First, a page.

California Governor Finally Signs Nation’s First Law Getting Tough On Antibiotics In Farm Animals

California Governor Finally Signs Nation’s First Law Getting Tough On Antibiotics In Farm Animals

Weeks after the California state legislature passed the nation’s first law intended to hold farmers and veterinarians accountable for the use of antibiotics in livestock, Governor Jerry Brown finally signed the bill over the weekend. [More]

Beauty Products Sold In California To Be Microbead-Free By 2020

Beauty Products Sold In California To Be Microbead-Free By 2020

While a bill that would have prohibited the use of tiny microbeads in face wash and other personal products nationwide died in Congress last year, California didn’t give up its fight to keep the microscopic plastic spheres from entering its waterways and turning up inside the stomach of consumers’ seafood, passing legislation that bans the use of the products in the state by 2020.  [More]

California Realizes Maybe It’s Not Such A Good Idea To Print Full Social Security Numbers On Mailed Documents

California Realizes Maybe It’s Not Such A Good Idea To Print Full Social Security Numbers On Mailed Documents

Earlier this year, a California state agency was heavily criticized for tempting identity thieves by printing full Social Security numbers on millions of documents it mailed out to state residents. Making matters worse, the agency didn’t really seem to understand why this might be a problem. After a few months to think about it, the bureaucrats appear to have finally come around. [More]

(MeneerDijk)

Hospital Doesn’t Know The Difference Between Copay And Deductible, Sticks Patient With $3,900 Bill

When a California man checked with the hospital about the copay for his daughter’s treatment, the hospital told him it would $500. Except what they meant to tell him was that his insurance deductible would be $500, but that he’d be stuck with a bill for nearly $4,000. [More]

California Governor Urged To Sign Bill Limiting Antibiotics In Farm Animals

California Governor Urged To Sign Bill Limiting Antibiotics In Farm Animals

Some 80% of all antibiotics sold in the U.S. go into animal feed, primarily for the purpose of growth-promotion (or under the vague, confusing umbrella of “disease prevention”), a practice that researchers believe is contributing to the development of drug-resistant bacteria that sicken millions, and kill thousands, of Americans each year. California legislators recently passed a bill aimed at limiting the overuse of antibiotics on livestock and it’s now up to Governor Jerry Brown to decide whether or not to sign it. [More]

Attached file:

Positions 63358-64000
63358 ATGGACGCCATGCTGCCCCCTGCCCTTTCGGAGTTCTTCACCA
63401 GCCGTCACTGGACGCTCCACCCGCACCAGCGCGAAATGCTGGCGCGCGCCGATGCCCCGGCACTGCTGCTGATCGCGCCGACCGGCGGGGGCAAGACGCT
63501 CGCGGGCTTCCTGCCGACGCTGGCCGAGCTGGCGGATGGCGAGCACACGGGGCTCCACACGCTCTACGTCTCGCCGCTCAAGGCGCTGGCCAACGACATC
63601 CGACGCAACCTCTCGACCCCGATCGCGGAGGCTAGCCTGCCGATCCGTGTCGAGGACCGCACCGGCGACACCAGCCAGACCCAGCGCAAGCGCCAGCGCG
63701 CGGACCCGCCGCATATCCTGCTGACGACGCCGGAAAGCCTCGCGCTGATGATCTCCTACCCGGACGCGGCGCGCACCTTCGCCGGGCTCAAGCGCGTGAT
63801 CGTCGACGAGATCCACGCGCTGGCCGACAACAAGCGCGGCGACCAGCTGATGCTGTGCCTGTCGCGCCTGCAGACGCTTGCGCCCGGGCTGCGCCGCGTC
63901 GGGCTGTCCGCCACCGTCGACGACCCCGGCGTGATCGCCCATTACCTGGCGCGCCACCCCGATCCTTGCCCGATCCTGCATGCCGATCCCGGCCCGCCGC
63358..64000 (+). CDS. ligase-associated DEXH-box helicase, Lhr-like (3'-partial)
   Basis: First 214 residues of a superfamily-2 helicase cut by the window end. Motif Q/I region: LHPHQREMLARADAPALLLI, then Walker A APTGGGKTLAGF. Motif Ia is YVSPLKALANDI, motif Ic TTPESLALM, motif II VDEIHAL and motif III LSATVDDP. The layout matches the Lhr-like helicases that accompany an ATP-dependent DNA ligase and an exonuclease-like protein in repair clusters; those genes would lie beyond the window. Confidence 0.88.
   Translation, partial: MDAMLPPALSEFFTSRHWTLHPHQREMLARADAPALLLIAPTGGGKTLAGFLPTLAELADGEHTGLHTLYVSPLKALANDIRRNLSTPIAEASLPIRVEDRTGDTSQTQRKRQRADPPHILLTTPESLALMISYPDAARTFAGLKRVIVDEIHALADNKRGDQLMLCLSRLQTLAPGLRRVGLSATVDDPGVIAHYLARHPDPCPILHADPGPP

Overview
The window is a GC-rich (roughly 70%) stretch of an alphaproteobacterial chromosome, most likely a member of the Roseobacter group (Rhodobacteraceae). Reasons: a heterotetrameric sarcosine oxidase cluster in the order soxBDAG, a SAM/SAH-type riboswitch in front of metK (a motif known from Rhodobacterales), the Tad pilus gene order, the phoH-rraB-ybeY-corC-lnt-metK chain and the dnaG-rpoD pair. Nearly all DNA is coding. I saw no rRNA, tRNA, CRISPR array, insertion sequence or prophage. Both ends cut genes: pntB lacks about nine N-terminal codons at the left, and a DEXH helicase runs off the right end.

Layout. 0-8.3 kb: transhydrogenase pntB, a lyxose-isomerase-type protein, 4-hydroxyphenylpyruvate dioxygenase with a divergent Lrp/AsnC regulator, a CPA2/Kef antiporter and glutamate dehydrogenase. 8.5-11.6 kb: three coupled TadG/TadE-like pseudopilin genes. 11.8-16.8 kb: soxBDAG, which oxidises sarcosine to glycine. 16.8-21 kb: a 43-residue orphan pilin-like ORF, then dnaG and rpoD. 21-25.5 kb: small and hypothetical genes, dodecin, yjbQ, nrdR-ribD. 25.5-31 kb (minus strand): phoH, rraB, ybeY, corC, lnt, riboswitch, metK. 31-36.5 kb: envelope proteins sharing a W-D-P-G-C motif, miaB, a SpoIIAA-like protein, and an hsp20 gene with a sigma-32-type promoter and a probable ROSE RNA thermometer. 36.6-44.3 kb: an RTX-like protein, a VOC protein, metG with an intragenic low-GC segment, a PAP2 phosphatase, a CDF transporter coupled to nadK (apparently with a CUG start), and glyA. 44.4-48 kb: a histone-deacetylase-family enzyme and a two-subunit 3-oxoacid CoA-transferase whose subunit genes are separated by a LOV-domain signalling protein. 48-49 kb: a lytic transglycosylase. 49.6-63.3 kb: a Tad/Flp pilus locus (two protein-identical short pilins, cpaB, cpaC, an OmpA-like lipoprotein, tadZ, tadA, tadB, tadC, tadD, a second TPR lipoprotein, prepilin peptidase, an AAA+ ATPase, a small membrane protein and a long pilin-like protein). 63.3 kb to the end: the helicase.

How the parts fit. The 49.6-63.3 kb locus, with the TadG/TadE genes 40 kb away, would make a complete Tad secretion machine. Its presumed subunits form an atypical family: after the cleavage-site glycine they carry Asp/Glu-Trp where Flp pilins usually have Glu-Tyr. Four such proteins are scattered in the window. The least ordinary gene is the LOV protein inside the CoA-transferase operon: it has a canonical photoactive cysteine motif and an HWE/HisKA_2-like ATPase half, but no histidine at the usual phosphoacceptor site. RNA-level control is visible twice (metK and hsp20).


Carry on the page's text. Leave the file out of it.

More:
(Matt Reinbold)

Comcast Must Pay $33M To Settle Charges It Listed 75,000 Unlisted Phone Numbers

Nearly a year after the California Public Utilities Commission held a hearing to determine if Comcast should be held liable for a screwup that published more than 75,000 phone numbers, names, and addresses that were supposed to be unlisted, the cable and Internet giant has reached a $33 million deal that puts an end to the matter. [More]

(Timothy Barnes)

AT&T, Verizon Must Pay To Investigate Landline Service Quality Problems In California

The California Public Utilities Commission plans to get to the bottom of why Verizon and AT&T phone service isn’t consistent in the state by making it clear that the state hasn’t forgotten a years-old order requiring that both providers conduct and finance investigations into their infrastructures.  [More]

A Union City Police Dept. sketch of the suspect who posed as a Comcast employee in an effort to gain entry into his victim's home.

Fake Comcast Employee Sought In Sexual Assault

Even if you don’t have a service call scheduled, you might be inclined to answer the door when someone in a cable company uniform comes knocking. But police in California are on the lookout for a man who allegedly posed as a Comcast employee to enter a woman’s house and sexually assault her. [More]

The Uber Misclassified Employee Lawsuit Is Now A California Class Action

The Uber Misclassified Employee Lawsuit Is Now A California Class Action

While class action lawsuits can be an effective consumer remedy, they are not a quick one. Former drivers for ride-hailing service Uber first filed a class action on behalf of all California drivers in 2013, and it has just now been certified as a class action. The original lawsuit alleges that drivers for Uber are misclassified employees, who should have their vehicle expenses covered by their “employer,” Uber. [More]